While Italy is both one of the first and largest markets for medical cannabis in Europe, new data has revealed the continued failure of its system to “meet patient needs”.
Italy’s medical cannabis market has seen double-digit growth for several years, but the country continues to see its military hold a monopoly on domestic cultivation.
With domestic army production failing to grow since 2019, this monopoly is strangling the growth of one of Europe’s largest medical cannabis markets, which is now Europe’s second largest in terms of patient numbers.
Conor O’Brien, industry and data analyst at Prohibition Partners, told BusinessCann, “The government monopoly on medical cannabis production in Italy has been a complete failure. »
New figures obtained from the Italian Ministry of Health by Italian journalist Fabrizio Dentini show that while domestic supply increased last year from a low in 2020 of just 37kg, it still represents only a fraction of total demand.
In 2021, the Italian military grew 101,904kg of medical cannabis, marking a 175% increase from the previous year, but this was a 17% drop from 2019’s 123kg.
Despite recovering from such a dramatic drop in 2020, this represented a small share of the total medical cannabis sold in Italian pharmacies that year.
|Year||Kilos sold in pharmacies||Kilos grown in Italy||% of domestic market|
“The numbers speak for themselves,” Dentini told BusinessCann.
“Indeed, if we compare to the 1,400 kilograms estimated by the Ministry of Health as a national need for 2021, the military agency has only managed to cover 8% of the 1,271 kilograms concretely distributed during the same year “.
“The monopolistic production regime de facto fails to fulfill the functions for which it was put in place, and the absence of production permits for the private market blocks the development of a healthy and competitive production chain. »
After launching its medical cannabis program in 2007, the Italian government took steps to enable its military to start producing medical cannabis in 2015 as part of a project to “fully meet the growing needs of Italian patients”. “.
The government continues to tender for all production in the country, and it is understood that it has only awarded 5 licenses to distribute medical cannabis so far.
“To deal with the obvious inability to produce, the Italian State is appealing to the cyclical structural import of medical cannabis from Holland (≈900 kilos imported in 2021)”, explained Mr. Dentini.
Despite importing limited quantities of medical cannabis from Canada and, more recently, Australia, through agreements with Aurora and Little Green Pharma respectively, the limited number of licenses results in a continued shortage of medical cannabis in the country.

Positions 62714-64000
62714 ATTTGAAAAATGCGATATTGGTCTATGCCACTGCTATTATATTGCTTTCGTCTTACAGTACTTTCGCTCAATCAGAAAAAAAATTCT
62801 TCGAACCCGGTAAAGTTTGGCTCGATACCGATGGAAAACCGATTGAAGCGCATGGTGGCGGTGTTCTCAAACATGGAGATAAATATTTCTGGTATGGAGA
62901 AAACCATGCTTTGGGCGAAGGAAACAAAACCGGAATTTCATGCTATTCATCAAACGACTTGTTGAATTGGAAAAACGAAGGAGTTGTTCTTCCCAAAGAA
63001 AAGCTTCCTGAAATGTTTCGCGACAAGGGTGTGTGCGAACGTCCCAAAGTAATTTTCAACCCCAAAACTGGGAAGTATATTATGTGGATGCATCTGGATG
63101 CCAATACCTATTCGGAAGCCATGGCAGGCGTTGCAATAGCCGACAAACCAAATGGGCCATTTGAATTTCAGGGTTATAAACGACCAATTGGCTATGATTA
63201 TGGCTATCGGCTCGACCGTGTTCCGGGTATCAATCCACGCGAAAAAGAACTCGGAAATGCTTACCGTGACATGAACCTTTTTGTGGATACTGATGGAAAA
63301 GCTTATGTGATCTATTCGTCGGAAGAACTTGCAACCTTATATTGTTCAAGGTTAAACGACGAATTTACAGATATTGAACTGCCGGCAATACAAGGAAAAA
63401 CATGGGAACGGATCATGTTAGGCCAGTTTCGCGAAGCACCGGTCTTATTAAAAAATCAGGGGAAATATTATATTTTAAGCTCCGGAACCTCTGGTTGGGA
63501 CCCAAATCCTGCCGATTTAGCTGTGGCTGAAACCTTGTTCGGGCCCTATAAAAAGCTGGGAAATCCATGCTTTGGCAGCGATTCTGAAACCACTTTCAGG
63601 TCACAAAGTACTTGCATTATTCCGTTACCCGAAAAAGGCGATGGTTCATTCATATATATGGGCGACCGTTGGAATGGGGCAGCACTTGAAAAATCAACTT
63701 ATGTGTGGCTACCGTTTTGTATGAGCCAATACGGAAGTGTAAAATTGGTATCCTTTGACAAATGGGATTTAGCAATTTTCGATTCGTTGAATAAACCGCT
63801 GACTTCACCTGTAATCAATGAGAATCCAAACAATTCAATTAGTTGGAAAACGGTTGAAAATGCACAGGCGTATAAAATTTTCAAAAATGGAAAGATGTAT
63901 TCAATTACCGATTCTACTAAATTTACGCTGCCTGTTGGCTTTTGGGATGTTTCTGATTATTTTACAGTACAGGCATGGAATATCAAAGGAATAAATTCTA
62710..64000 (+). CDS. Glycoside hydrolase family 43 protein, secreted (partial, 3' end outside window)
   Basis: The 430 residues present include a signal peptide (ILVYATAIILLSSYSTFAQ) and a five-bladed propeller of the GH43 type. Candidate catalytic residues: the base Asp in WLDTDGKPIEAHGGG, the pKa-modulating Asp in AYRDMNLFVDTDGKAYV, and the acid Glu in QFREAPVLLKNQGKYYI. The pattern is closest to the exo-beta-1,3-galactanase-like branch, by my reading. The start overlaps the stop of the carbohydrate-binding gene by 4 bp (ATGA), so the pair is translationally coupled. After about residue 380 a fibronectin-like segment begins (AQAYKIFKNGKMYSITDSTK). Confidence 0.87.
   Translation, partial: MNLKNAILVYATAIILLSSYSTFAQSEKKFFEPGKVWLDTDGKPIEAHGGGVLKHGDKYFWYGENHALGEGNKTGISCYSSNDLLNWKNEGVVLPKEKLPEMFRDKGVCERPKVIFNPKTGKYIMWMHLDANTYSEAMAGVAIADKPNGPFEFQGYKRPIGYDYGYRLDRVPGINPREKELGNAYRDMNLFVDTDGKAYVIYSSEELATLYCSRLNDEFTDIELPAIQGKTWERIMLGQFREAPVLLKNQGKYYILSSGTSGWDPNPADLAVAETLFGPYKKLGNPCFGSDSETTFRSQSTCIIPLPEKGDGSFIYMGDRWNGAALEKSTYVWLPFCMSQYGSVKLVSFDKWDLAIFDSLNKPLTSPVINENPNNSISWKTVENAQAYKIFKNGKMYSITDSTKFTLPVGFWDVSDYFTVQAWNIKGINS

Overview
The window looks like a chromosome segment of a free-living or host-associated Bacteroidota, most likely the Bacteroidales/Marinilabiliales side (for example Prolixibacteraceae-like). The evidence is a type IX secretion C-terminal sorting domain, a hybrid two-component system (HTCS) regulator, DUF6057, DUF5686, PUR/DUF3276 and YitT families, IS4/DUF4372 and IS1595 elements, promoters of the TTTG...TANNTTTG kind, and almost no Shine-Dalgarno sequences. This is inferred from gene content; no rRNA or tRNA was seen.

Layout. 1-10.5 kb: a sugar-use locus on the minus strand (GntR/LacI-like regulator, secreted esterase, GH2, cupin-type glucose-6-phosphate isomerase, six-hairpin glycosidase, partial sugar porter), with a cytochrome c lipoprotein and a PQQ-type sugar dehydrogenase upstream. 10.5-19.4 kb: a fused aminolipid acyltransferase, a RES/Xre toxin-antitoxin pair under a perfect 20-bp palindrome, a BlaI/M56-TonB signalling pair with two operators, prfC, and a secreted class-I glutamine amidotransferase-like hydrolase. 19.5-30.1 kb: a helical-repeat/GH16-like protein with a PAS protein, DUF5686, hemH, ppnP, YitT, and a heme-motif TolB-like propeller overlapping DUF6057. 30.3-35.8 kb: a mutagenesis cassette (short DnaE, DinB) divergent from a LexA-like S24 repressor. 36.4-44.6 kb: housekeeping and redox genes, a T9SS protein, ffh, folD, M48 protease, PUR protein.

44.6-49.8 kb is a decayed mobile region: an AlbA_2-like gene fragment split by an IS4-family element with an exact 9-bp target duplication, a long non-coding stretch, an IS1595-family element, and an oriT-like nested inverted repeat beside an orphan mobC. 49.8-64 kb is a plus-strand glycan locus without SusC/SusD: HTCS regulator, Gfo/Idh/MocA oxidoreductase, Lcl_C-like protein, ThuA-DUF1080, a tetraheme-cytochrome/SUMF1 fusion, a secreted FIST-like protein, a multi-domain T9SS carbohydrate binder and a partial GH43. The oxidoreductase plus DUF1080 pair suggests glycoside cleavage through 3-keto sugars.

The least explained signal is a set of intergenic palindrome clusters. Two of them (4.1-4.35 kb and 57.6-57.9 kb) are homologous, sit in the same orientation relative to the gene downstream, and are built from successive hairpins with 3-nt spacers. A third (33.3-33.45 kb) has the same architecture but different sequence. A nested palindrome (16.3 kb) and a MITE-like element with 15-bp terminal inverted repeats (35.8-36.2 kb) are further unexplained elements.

According to Mr. Dentini, this situation has led to the launch of “numerous emergency procedures” for the “import a tantum batches of cannabis for medical use”.
On August 24, he launched a new call for the emergency import of batches of medical cannabis to meet the growing deficit.
The appeal, with a deadline of October 5, 2022, requires 630 kg of dried cannabis, including 530 kg of high-THC cannabis, 50 kg of high-CBD cannabis and an additional 50 kg of balanced-strength cannabis. .
“The aforementioned quantity was determined by taking as a reference a unit price per gram estimated at €3 and setting the maximum contractual amount of the supply at €1,810,000. »
Home cultivation on the horizon
“The government’s strict control over the domestic production and importation of medical cannabis has meant that many patients in need of relief have been unable to obtain their medication. Shortages like this are a circuit breaker for the industry as well. If patients and physicians experience even a single shortage, they feel they cannot count on the same drug to be consistently available in the future. »
Current supply issues make the legislation being considered by the Italian government even more important for the country’s medical cannabis patients, who are now estimated to number well over 20,000.
In July, a bill on the decriminalization of cannabis, which had been in the legislative limbo of the Justice Commission since 2019, had finally reached the Chamber of Deputies, the lower house of the Italian parliament.
The bill should be passed by the Senate in September. If passed, the law will be changed to allow any Italian adult to grow up to four cannabis plants for their “personal use”.
While the bill does not actively address the country’s supply problems with medical-grade cannabis, it is designed to prevent those in need from turning to the black market, a problem that O’Brien says , continues to hamper market growth.
“Shortages like this create a circuit breaker for the industry as well. If patients and physicians experience even a single shortage, they feel they cannot count on the same drug to be consistently available in the future. »
“This pushes some patients to leave the legal cannabis space, return to illicit use or seek alternatives such as opiates. This is a major reason why the use of legal medical cannabis in the country has not increased as much as it should have over the past five years. »
“The government must produce a lot more, but in the short term it must also open import licenses if it really wants to meet the needs of patients. »